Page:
IN SOME COUNTRIES LIKE ENGLAND OR ICELAND YOU HEAD TO THE NIGHTCLUB OR PUB TO FEEL THE LOCAL PULSE -- THESE ARE THE PLACES LOCALS GO FOR THEIR ESCAPISM. Not so in Japan. To be sure, there are plenty of nightclubs and bars in Japan, and they are good nightclubs and bars by world standards, and there is always plenty of escapism in evidence at these places. But they form only part of the picture. When it comes to really letting your hair down Japanese style, really letting go of the pressures of the day to be caught up in the raptures of the now, there are really two places which excel, par excellence -- and they are the gaming parlor, and the pachinko parlor. Pachinko is kind of like pinball (vaguely... very vaguely!) with more balls and more noise, and it probably won't appeal to visiting foreigners much. Japanese electronic gaming parlors on the other hand are bound to delight and there are plenty of them, especially upon Akihabara's Golden Mile (Chuo Dori). There is something rapturous about being in a games arcade which has five floors, is packed with (almost 100 per cent) guys with black hair and a one-tracked mind -- the whirs, bleats and bleeps of all those machines, some of them Egret II's or even Egret III's -- the smoke and bustle and background music wickedly conspiring to lift you up into a trance, and so many lights are flashing and strobing anyway you almost feel like you are back in an underground club in East London! I kid you not! I had this very experience tonight (March 20 2006), at hey (Hirose Entertainment Yard) on Chuo Dori, Akihabara. hey is just one of many Akihabara establishments where serious gamers (and the not so serious) can get their rocks off for just 100 Yen (US$1) a pop. But there is more to Akihabara than just hey. Here is a list of some of the games utopias in this ultimate Gaming Utopia -- this is the Akihabara Gamers Portal!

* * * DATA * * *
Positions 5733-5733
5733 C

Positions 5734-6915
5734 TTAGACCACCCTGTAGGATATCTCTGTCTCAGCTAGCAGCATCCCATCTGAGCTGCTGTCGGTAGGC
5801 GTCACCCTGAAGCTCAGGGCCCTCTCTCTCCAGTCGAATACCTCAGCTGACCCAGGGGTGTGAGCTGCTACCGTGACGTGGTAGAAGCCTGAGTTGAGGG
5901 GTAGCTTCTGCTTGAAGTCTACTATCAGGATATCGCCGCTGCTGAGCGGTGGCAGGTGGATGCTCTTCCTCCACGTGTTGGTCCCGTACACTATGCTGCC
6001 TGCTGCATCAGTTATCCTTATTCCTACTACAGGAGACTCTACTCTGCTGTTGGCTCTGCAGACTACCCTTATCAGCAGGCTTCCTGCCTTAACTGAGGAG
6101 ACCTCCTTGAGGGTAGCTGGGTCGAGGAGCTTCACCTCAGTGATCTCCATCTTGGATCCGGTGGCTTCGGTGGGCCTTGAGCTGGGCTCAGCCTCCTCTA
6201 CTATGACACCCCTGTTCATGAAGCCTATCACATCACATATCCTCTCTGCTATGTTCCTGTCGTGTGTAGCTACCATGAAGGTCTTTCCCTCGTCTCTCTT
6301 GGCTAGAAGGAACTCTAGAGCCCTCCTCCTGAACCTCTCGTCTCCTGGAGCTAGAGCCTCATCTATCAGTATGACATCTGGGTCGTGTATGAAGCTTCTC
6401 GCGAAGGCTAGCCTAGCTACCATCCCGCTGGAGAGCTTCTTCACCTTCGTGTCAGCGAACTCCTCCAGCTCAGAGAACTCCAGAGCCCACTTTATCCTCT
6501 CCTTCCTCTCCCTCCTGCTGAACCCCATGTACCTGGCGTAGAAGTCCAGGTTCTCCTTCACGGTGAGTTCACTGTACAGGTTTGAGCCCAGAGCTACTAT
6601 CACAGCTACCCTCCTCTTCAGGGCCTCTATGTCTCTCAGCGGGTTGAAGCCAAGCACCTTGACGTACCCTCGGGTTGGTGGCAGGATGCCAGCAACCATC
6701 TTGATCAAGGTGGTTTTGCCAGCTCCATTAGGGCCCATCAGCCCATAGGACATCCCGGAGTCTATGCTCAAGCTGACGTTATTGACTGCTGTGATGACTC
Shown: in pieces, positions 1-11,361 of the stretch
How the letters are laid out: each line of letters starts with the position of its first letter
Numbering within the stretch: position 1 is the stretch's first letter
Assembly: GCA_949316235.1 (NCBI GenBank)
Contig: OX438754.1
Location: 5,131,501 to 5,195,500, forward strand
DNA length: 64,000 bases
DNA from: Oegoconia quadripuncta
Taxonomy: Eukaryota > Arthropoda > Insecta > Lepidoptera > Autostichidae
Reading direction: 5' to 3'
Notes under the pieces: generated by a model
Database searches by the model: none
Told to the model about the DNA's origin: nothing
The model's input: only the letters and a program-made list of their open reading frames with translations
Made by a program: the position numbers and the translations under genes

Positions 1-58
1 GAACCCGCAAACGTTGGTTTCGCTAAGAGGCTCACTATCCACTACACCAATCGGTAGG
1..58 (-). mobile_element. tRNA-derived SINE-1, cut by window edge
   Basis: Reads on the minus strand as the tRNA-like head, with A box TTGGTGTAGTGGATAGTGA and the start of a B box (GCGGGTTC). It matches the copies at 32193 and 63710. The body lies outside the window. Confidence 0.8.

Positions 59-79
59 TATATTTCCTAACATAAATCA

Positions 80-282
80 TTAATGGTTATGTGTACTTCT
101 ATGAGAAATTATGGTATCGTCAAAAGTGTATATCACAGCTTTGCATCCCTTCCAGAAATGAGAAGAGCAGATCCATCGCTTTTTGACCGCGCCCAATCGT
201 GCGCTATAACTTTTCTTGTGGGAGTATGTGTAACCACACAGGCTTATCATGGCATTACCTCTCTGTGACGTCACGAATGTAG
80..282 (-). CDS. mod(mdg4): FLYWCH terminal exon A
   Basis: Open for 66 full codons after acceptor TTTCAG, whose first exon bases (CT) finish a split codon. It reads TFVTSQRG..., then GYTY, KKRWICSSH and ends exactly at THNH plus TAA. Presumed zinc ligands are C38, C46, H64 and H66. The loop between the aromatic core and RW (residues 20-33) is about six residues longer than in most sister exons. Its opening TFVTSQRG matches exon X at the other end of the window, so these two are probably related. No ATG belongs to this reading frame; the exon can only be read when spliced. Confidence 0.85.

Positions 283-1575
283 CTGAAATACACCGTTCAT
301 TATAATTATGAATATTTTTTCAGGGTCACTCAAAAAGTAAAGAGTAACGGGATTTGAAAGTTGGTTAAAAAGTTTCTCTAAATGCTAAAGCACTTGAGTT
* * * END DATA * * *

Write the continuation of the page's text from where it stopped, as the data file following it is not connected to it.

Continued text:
That's right, this site is devoted to the major games arcades in Akihabara, where you can kick back and relax and play all the latest and the greatest in electronic games. Of course, there are plenty of places where you can try out new games and new platforms for free, and I will tell you about those places and what is currently playing there. But in my experience there are five major games arcades in Akihabara -- the two Sega complexes, hey and s@y, and a place in the backstreets called Tokyo Leisure Land. Of course, there is more to Akihabara than just playing games, and you will find plenty of other pages on this site, on subjects as diverse as Maid Cafes and Doll Cafes, role playing game suppliers and even fast food joints. If you are interested in buying games, there is a different site for that -- click here. This site here though is strictly for the playerz... and if you are most interested in electronic gaming when you go to Akihabara or are merely curious about just how cool games arcades can be, read on. This is your electronic lifestyle!